Help students identify the contextual information (“In literary works, cruelty often functions as a crucial motivation or a major social or political factor”), locate the big issue (“acts of cruelty are important to the theme”), and decipher the task at hand (analyze “how cruelty functions in the work” and “what [it] reveals about the perpetrator and/or victim”).
Aside from not understanding the writing task, students simply may not know how to organize their thoughts into a coherent argument. Thus, it is equally as important to teach students how to brainstorm and prewrite before beginning their essays. Early in the year, I often see students staring into space for 20 minutes trying to map out their essays in their minds, and then putting pen to paper and frantically scratching out a feeble argument in the remaining time.
Interestingly, students who do attempt prewriting often go about it ineffectively by writing a rough draft using complete sentences then copying those sentences onto the paper they turn in to be scored. Rather than allow students to spin their wheels in vain, teach students to “brain-dump” their ideas using short phrases, words, symbols, or abbreviations. Make it clear that their prewriting is meant only for their eyes so it needs only make sense to them!
I model this stage for them on the whiteboard so they see the “clumsiness” of thinking, and then once I have jotted down as many ideas as I can come up with in a predetermined amount of time, I model organization by showing them how to eliminate weaker ideas (not every idea will make it into the essay—and probably shouldn’t either), how to categorize ideas according to the task, and how to pull it all together to formulate an argument, or thesis. When students see a physical representation of how I think, categorize, and develop my ideas, as well as the challenges I encounter during the process, they are freed from their misconceptions about what “real” writing looks like and prewriting becomes a natural part of their own writing practices. As they become more adept at prewriting, I have them collaborate as a class by doing the prewriting on the board themselves. This gives them the opportunity to share ideas, as well as improve their critical thinking by allowing them multiple views and ways of interpreting a passage.
Another crucial practice—and likely the most intimidating for teachers for the same reason it is intimidating to students—is to model essay writing from start to finish. Two methods I use are model-aloud and simultaneous writing.
In model-aloud writing, I project a Word document on my whiteboard and use my wireless keyboard and mouse to manipulate the document from the front of the room. I start by decoding the prompt and brainstorming my ideas by hand to the side of the projected image, talking students through my thinking and the questions I have as I am working, and engaging their ideas and suggestions as I work. Then, using the prewriting I can still see on the side, I begin typing my essay into my Word document. Students listen to me as I struggle to find the word I want to use, watch me type and rethink ideas, and understand how and when I use evidence to support my argument. The value of this exercise isn’t in the finished product but in the process they see as I work toward a completed draft. Students often believe that writing just “happens” perfectly the first time; however, when they witness my struggles, challenges, excitement, and revisions, they begin to understand that writing is organic and fluid, thereby alleviating some of the anxiety they experience when they write.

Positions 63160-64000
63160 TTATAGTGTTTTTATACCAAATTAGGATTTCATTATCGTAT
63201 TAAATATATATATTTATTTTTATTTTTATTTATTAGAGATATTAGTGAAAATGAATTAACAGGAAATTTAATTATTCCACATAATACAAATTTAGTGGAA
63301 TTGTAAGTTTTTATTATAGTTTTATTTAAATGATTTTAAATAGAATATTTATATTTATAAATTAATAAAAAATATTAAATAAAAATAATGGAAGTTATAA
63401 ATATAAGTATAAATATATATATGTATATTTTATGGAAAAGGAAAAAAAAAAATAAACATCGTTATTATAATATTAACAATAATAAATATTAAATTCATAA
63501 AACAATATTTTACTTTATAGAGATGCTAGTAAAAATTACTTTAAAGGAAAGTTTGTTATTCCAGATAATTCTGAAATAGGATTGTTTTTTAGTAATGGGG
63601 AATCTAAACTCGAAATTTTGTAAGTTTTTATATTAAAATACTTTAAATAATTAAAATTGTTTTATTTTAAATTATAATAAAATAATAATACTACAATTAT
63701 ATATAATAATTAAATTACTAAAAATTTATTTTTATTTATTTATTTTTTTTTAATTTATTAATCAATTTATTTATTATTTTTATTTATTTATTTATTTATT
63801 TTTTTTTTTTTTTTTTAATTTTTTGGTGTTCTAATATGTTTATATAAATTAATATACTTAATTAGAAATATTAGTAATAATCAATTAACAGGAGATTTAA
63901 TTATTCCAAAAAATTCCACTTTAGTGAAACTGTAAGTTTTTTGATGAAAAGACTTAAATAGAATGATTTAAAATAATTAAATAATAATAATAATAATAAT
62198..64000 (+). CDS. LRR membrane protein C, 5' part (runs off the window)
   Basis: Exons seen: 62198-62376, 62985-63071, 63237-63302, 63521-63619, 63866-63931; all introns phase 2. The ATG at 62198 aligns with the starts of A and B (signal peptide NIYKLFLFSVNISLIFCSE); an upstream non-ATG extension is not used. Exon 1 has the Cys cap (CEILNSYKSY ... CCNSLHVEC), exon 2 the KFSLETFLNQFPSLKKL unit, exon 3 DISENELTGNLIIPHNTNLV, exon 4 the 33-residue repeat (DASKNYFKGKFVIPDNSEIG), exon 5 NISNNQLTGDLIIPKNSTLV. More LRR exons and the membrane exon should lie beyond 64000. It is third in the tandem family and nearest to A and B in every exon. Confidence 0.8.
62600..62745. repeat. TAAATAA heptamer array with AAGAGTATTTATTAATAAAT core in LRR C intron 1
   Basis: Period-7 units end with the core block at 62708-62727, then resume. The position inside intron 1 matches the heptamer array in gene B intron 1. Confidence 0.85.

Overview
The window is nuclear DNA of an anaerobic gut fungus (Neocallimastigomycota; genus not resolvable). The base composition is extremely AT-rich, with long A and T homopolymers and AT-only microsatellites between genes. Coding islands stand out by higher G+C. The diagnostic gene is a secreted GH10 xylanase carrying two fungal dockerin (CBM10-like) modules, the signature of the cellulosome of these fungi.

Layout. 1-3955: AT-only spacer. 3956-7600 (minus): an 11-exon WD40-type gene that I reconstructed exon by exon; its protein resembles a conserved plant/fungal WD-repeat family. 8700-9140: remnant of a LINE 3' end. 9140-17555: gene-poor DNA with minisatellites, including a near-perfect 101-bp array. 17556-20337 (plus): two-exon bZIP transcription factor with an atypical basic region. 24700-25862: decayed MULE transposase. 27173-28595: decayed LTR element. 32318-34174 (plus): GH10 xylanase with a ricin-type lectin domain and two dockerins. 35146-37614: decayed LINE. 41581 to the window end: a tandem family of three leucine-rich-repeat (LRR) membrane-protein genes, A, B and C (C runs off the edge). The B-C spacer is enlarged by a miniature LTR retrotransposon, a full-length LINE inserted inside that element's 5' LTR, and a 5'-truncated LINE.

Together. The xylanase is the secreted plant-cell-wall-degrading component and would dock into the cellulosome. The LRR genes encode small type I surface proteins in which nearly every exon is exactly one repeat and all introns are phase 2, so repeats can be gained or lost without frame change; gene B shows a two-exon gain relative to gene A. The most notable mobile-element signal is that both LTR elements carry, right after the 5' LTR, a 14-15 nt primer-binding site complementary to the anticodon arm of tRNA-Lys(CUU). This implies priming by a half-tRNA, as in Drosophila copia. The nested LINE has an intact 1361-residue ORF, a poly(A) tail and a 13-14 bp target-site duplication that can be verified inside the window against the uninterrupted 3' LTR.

Of course, really astute students will eventually argue that writing is easier for the teacher because she chooses the prompt ahead of time. To counter this argument, I challenge my students to collaborate to write a fresh prompt for me to write. Besides simply stymying their campaign against writing, it shows them that I will never ask them to do something I am unwilling to do myself. One of my favorite prompts and responses, however, did not come from my students but from another teacher’s students who were practicing our state’s end-of-course writing assessment. His students thought they would have some fun by giving him a prompt that references a popular pop song: “Write an essay explaining why your milkshake can’t bring all the boys to the yard.” The ensuing model-aloud certainly produced much laughter but also provided valuable lessons about interpretation, the use of evidence, and the joy of writing. You can read the full essay here (thank you, Peter, for being such a great sport!).
In simultaneous writing, I write my own essay quietly while students write theirs. Afterward, I discuss with students the challenges they encountered while writing and share my own travails with them. When I hand back scored essays, I use my essay as well as some of their essays as models for understanding strengths, weaknesses, and areas for improvement. They see my scratch-outs, my revisions, my arrows and insertions, and the general messiness of thinking and writing. This functions not only to provide a model for analytical writing but also further alleviates their anxiety by freeing them from the confines of self-imposed perfection.
Model writing is one of my favorite teaching strategies because it unlocks the power of writing as a learning tool. Writing is a very personal activity as it forces one to articulate his or her thoughts. As we know, our thoughts can sometimes be a scary place to explore, but the mere act of exposing ourselves to our students can create a rapport that cultivates a safe environment for students to take learning risks that ultimately lead to deeper understanding, longer retention, and a joy in learning that is sometimes lost in rote memorization and state assessment pressures. Dethroning the imperial essay redefines the writing process for students and replaces their writing anxiety with learning excitement.